rod14Once you’ve determined the correct cutter depth, proceed to mill the side of the rod, and begin the pocket for the slave rods on each side of the master rod. One of the layers in the drawing above shows two critical endmill positions for the 6mm end mill I used.

The first is the tangent location of the intersection with the 1.500″ diameter, and the other is the maximum depth you can rough into the body without gouging the bottom surface of the finished pocket.

rod15Before changing the vise over to the rotary table to complete the master rod, I used my radiusing fixture to round the small end of the rod. See the slave rod write-up for a more detailed description of this process and for the drawing of the fixture.

rod16Next up was milling the slave rods pocket on the rotary table. The rotary table was mounted and then a stub arbor was milled in-situ to hold the rod for milling.

Once the arbor was mounted, the rotary table was locked on 0.0°, and the rod was leveled using a parallel and two pins in the slave rod holes while the SHCS was tightened to hold the rod in place.

rod17Next the center of the rod was located in Y by using an edge finder on the two slave rod pins.

rod18The final step was to locate the center of the part in X by using the edge finder on the two 1.500″ diameter bosses.

rod19Once the setup was done, the part was quickly roughed out with a 6mm end mill.

rod20The 6mm end mill was followed with a 3mm end mill to skim both sides to the final width, clean up the bottom to finished depth, and clean out both of the ends to the 0.060″ radius specified.

rod21The last step on the rotary table was to use a long center drill to chamfer the inside edges of the slave rod pocket. The outside edges will get a chamfer later when the bearing is installed.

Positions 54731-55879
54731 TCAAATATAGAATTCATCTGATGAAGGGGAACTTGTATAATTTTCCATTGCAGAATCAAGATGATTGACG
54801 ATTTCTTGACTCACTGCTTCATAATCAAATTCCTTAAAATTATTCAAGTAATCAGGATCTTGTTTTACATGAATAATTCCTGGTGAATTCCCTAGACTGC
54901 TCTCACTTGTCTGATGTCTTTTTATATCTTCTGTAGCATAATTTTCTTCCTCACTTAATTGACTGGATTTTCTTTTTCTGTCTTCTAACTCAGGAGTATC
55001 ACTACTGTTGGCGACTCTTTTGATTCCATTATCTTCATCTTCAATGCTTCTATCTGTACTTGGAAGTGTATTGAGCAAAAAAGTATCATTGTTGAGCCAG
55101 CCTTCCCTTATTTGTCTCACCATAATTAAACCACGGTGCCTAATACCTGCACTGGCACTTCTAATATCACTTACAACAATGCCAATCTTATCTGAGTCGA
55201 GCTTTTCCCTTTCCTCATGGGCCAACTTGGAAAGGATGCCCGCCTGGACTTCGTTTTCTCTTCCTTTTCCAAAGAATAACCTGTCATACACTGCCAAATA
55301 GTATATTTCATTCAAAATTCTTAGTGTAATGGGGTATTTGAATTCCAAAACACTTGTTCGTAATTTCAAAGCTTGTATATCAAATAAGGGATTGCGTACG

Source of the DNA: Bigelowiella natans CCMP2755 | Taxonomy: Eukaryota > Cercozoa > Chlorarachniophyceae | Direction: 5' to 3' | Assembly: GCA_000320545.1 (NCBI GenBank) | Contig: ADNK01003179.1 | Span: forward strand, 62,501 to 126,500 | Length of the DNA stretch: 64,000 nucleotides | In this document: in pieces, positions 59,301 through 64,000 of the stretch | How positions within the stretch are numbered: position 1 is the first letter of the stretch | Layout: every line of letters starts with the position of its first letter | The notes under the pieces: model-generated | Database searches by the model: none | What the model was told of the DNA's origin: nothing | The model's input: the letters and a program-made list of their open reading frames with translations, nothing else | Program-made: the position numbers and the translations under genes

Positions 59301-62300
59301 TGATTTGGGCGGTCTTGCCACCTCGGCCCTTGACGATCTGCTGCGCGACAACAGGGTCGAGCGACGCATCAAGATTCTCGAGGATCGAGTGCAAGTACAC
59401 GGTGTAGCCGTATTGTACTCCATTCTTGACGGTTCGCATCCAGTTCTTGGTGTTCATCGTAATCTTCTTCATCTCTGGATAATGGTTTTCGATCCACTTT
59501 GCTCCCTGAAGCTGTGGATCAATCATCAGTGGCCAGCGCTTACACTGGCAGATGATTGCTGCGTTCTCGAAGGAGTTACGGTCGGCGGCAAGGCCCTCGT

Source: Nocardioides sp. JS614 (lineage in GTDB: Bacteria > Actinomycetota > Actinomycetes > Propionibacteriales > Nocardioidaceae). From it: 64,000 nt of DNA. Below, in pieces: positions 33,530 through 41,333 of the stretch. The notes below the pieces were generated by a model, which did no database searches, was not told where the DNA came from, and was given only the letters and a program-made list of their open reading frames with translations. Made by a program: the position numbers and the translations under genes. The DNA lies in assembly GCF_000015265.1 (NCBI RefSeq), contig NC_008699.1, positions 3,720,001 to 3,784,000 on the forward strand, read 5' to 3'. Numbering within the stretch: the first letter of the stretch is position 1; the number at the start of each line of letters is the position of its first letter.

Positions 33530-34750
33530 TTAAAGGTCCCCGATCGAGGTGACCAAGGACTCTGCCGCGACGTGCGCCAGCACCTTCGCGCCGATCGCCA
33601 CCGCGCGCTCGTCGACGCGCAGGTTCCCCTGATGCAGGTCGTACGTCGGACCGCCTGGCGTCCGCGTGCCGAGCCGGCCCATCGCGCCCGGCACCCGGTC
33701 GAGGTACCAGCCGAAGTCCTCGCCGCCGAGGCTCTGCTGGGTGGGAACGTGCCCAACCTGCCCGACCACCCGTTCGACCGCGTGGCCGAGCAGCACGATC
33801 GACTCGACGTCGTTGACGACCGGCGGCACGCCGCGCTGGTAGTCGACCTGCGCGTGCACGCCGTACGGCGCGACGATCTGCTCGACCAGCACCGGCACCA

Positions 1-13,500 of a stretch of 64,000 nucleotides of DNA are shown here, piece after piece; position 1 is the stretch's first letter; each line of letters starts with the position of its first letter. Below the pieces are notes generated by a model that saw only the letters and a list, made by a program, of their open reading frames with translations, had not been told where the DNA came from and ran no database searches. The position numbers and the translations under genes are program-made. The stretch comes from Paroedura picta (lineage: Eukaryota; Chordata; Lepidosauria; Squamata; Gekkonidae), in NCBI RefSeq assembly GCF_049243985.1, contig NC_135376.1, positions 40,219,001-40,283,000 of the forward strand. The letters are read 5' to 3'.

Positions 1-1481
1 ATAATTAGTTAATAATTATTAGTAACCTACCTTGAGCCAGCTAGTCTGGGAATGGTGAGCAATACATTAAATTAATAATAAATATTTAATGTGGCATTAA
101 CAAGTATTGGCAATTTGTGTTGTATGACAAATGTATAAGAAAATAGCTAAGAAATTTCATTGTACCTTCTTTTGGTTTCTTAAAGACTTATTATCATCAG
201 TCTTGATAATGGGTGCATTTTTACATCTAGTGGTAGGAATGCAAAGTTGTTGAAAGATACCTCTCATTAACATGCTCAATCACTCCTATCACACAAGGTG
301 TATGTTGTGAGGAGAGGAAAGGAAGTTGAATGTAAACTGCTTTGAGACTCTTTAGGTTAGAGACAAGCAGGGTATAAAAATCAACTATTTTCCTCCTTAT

rod22With the rotary table work finished, the vise is remounted and the radiusing fixture mentioned earlier is used to drill the oiling hole in the end of the rod.

rod23At this point, everything is done to the rod except for the side lightening pockets. I could have done this earlier, but I was waiting on a 4mm endmill with a corner radius and I didn’t want to hold up the rest of the work on the rod.

rod26Unfortunately, I waited just a little too long before milling the side pockets. Because I installed the bearing earlier, I ended up having to notch the fixture to clear the bushing where it extended past the rod. Once this was done, milling the pockets on both sides of the rod proceeded smoothly.

rod25And here’s the finished master rod needing only final deburring before it’s ready for use.

Disclaimer and License

All material, including the CAD drawings, relating to the construction of the Hodgson Radial presented on this site is free to use any way you see fit. However, no guarantees are made regarding the accuracy or correctness of the material presented here.

Links Used On This Page

(CAD drawings are in AutoCAD 2010 Format)

Series NavigationHodgson Part 046, Main Rod Bearing >>